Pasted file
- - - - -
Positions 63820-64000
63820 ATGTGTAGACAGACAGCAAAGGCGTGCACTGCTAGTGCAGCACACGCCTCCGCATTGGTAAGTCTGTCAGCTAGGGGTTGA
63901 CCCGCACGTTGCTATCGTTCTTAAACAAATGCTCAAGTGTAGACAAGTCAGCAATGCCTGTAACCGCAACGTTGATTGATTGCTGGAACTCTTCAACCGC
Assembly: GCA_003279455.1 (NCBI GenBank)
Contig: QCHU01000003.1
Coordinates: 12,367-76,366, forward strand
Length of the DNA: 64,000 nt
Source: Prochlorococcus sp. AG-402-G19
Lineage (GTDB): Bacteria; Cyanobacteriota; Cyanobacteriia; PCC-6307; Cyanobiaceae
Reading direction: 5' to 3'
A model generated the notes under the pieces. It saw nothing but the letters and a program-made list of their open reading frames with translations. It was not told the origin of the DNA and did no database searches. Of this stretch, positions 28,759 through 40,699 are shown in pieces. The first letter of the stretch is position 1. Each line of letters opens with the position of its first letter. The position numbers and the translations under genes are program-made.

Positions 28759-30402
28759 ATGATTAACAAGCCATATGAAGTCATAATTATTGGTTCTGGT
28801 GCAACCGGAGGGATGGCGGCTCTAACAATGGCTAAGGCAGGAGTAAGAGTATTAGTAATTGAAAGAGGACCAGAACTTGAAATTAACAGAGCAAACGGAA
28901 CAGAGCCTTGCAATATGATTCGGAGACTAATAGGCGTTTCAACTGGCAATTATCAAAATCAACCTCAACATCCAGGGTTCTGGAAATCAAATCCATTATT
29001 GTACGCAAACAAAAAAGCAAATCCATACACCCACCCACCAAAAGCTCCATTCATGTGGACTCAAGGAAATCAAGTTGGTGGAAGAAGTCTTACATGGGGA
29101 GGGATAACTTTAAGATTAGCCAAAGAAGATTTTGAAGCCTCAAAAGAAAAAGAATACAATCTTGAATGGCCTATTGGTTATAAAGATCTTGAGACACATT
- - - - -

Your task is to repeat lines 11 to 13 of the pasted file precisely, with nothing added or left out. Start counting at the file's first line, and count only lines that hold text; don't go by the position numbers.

A model generated the notes under the pieces. It saw nothing but the letters and a program-made list of their open reading frames with translations. It was not told the origin of the DNA and did no database searches. Of this stretch, positions 28,759 through 40,699 are shown in pieces. The first letter of the stretch is position 1. Each line of letters opens with the position of its first letter. The position numbers and the translations under genes are program-made.

Positions 28759-30402
28759 ATGATTAACAAGCCATATGAAGTCATAATTATTGGTTCTGGT